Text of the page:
However, this time around it is her father, Rupert Potter, who created the work on offer at 1818 Auctioneers on April 3 – and one of these photographs is thought to show his daughter.
One of the 41 black and white images he took in the late summers of 1909, 1911 and 1913 is believed to be of Beatrix sat in the porch of Broad Leys, a house they rented by Lake Windermere in 1909. At the time Beatrix was working on The Tale of Ginger and Pickles.
Rupert Potter was a keen and competent amateur photographer and a member of the Photographic Society of London. The National Portrait Gallery and the Victoria and Albert Museums in London have exhibited and hold some of his photographs.
Although his interest was portrait photography, the collection of which is up for sale is not of people but of the house and gardens at Broad Leys (1909) and Lindeth How (1911 and 1913). There are also views of Bowness and Windermere including the Old England Hotel dated 1911. The exception is the one image of, very likely, his daughter Beatrix.
The collection is being sold by an anonymous vendor whose family once worked for Beatrix’s mother in Windermere. It is estimated at £800-1200.
Last year marked 150 years since Beatrix's birth and inspired a series of events, but interest is always high in this collecting market.
The letter sold at 1818 on February 6 was handwritten by the then Beatrix Heelis, as she became after marrying at the age of 47. Heelis wrote to the Mayor of Kendal, Henry Airey, on August 30, 1937, on fine tissue paper. She congratulate hims on a speech he gave a year earlier to celebrate the town’s success in securing the tiny prayer book of Catherine Parr, sixth and final wife of Henry VIII.
The mayor had campaigned hard to raise funds to buy this because of an important link to Kendal: Parr’s father Sir Thomas Parr (c.1483-1517) was an English knight, courtier and Lord of the Manor of Kendal in Westmorland.
However, the main reason for the letter is, she says, to reassure him of her plans for a loom she purchased that very day: Kendal’s last working loom. She writes “I will not take away a relic of Kendal without telling you” and that it will not go to “Kendal museum, a dreary jumble of stuffed birds and sundries …” but perhaps to “Coniston to the estate ‘workshop’...”.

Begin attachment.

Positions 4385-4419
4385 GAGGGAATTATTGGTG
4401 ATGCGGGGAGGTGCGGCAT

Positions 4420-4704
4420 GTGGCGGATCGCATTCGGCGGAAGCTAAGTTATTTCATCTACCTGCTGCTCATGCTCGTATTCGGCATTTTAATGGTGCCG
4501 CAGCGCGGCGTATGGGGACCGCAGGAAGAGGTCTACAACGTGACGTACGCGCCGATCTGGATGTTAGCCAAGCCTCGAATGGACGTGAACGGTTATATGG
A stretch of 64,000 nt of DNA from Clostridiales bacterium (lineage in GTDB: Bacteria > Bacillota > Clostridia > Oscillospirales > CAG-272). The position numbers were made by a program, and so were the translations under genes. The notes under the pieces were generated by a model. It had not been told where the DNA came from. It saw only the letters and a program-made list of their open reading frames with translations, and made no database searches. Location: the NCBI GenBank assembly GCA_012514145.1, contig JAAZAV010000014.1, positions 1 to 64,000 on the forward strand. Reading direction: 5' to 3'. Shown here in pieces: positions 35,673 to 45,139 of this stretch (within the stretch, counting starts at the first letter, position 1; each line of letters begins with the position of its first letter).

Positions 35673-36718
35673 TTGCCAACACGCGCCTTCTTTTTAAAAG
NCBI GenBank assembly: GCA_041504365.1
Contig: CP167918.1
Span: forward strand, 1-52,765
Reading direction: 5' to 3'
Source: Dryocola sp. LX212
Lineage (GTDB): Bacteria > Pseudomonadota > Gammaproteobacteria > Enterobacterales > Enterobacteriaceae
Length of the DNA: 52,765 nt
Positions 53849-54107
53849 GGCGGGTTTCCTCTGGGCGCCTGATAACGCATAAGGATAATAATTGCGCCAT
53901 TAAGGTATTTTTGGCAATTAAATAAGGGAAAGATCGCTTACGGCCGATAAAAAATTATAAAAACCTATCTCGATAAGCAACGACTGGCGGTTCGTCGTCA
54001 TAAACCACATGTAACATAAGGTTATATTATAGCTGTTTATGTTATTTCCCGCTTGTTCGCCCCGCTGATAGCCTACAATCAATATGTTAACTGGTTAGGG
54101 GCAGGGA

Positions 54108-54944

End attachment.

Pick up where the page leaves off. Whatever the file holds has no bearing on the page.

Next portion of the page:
The auction house had hopes of about £1500 on the letter but it sold at £1800, to the owner of Kendal Youth Hostel who was in the room bidding. Also in the lot was a copy of the prayer book which was presented to Airey at the ceremony by the famed writer Hugh Walpole - who also signed it along with Margaret Strickland of Sizergh Castle.
Mighty town mouse
Meanwhile, an extensive collection of Beatrix Potter books and drawings opens Forum Auctions’ Fine Books and Works on Paper sale in London on March 30.
Consigned from the property of a gentleman, the 59-lot group ranges from sketches and watercolour flower studies to first editions of the author’s best-known books.
Pictured here is a first edition of The Tale of Johnny Town-Mouse with 26 colour plates. Published in 1918 when Potter’s eyesight was failing, it became the last book for which Potter drew up an entirely new set of illustrations. The character of Johnny Town-Mouse was based on Dr Parsons, a friend of her husband.
It is estimated at £300-400.